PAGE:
LXM splittable prng

Continuing the discussion from Linear relationship between Xoshiro tasks:

Just in case it’s interesting, Guy Steele who worked on SplitMix has come up with a newer algorithm.

Talk: https://www.youtube.com/watch?v=OXurCqln_qc
Paper: https://dl.acm.org/doi/pdf/10.1145/3485525
Java Proposal: JEP 356: Enhanced Pseudo-Random Number Generators


I looked at LXM when I was implementing the splitmix-like thing. I had actually independently come up with a similar design. At the time I decided against it and just went with the relatively minimal fix, but that was before I was aware of the linear correlation issue with four tasks. In light of that, I’ll have to reevaluate LXM.


Rereading the paper, it doesn’t really do anything clever or helpful for the split operation:

Creating a new instance of an LXM algorithm from an existing one is done in a straightforward way: the nextLong() or nextInt() method of the existing one is used to generate values for the state variables of the LCG and XBG subgenerators and for the additive parameter of the LCG.

In other words, they just sample from the parent RNG to get the initial state of the child RNG. This is the obvious thing to do, and what we used to do, but it means that forking a task changes the parent task’s RNG state which we do not want. So, unfortunately, no insight there.

We would still need a similar design to what we’re already doing, which is to use an internal PRNG (we use PCG-RXS-M-XS-64, which seems like by far the best choice for this) to perturb the state of the child task’s main RNG relative to the parent’s main RNG. We would still need to be mindful of how that perturbation is done and avoid problems like making it easy to create observable correlations in RNG states. The LXM paper doesn’t address that at all and assumes that the RNG output is good enough to directly provide state for the child.

In short, LXM looks good and might make a good replacement main RNG in the future, but I don’t think it helps solve the task split issue at all. The benefits that LXM would potentially give are:

  • We could reduce the main RNG state from 256 down to 192, taking our total RNG state to 256 bits, including the internal RNG.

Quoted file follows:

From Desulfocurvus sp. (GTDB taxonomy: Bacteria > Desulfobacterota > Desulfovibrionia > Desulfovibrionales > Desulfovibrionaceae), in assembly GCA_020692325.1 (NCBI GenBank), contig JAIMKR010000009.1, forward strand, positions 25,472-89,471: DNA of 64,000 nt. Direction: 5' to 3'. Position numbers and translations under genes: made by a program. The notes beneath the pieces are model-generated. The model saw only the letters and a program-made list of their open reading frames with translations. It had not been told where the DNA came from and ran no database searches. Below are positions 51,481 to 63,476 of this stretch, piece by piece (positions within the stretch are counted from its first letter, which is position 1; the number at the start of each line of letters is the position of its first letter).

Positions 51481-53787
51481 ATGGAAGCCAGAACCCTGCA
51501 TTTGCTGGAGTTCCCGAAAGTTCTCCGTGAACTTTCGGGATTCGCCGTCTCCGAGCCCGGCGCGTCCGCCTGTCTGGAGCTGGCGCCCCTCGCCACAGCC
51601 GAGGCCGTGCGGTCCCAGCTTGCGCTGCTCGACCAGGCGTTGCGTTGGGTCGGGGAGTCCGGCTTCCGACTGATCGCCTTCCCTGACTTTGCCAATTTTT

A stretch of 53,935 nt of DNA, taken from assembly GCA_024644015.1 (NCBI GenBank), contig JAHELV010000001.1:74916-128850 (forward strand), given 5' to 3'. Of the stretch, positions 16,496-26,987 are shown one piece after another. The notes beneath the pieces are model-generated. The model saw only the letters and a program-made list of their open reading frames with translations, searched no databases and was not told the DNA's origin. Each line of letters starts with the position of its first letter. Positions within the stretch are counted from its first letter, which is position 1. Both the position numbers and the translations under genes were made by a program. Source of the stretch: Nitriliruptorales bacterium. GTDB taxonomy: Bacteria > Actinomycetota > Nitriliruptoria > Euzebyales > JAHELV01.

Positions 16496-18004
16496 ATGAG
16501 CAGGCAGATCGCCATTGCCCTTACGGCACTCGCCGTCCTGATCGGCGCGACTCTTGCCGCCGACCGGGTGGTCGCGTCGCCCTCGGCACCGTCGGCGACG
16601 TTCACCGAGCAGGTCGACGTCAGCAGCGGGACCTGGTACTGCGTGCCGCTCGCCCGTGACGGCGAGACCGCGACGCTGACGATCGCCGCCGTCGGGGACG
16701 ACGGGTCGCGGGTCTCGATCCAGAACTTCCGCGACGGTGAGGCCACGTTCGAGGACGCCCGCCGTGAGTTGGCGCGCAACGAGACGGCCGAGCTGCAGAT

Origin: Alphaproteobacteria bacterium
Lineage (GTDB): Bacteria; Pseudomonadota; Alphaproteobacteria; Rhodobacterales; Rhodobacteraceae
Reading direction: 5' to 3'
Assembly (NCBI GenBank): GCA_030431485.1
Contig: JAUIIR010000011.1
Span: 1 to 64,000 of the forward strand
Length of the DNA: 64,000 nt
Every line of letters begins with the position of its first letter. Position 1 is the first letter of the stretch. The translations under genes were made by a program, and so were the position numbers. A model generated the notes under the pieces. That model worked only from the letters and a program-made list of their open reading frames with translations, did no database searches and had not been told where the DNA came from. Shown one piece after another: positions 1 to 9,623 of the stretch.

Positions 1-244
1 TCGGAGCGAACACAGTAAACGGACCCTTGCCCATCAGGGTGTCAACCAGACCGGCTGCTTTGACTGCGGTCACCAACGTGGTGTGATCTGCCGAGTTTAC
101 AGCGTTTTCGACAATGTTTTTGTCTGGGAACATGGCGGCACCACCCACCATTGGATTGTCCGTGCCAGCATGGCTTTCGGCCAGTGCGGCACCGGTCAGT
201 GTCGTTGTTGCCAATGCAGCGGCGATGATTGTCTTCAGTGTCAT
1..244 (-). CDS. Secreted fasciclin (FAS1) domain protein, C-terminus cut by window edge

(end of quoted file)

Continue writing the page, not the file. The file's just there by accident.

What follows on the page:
• The best of both worlds in terms of RNG families:
    • LCG-based RNGs have well-known issues. The PCG approach does a really nice job of making LCGs useful by making the output function non-trivial.
    • XBGs like Xorshiro and Xorshift have some very bad behavior when they encounter states with not enough bits set—which are guaranteed to eventually occur since they have full period. LCG-based RNGs don’t have this problem.
    • Combining the output of an LCG-based RNG with the output of an XBG allows the LCG “carry the weight” while the XBG is going through a rough patch. The output will be as good as the LCG-based RNG, which would still be quite decent.
    • The XBG will similarly mask statistical issues that the LCG might have.
  • There might be a clever approach to splitting with this kind of “two engines” RNG design. An obvious trick is to perturb the state of the LCG engine but not the XBG engine, or vice versa.
    • Since the LCG and XBG have periods that differ by one, changing one but not the other is guaranteed to jump the overall RNG state by a large amount.
    • This is cute, but I think you’re just making an exact collision more likely in exchange for making landing somewhere near another task in the overall RNG sequence impossible. I’m not sure that’s a good tradeoff. Exact collisions seem worse.

Is there an obvious reason not to copy s0..s4, sample the RNG, and then restore the original state?


child1 = split(parent)
child2 = split(parent)

If you do the splitting naively, i.e. if parent is not mutated by the splitting, then child1 and child2 end up with the same states. That’s bad.

Hence s0...s4 instead of s0...s3: We need some extra state that is mutated by splitting and that is not observable by extracting.


Ok, that makes sense. So s4 is not a part of the RNG, does that not mean you can cache s0..s3 and restore them after initiating the child? Would that advance the splitmix state, but not change the period of the RNG? You’d need to mix in the s4 in seeding the child to avoid that problem, would an XOR work here?

I doubt I’ll come up with something helpful, but I’ve been following the thread with great interest, I hope you’ll indulge my curiosity.

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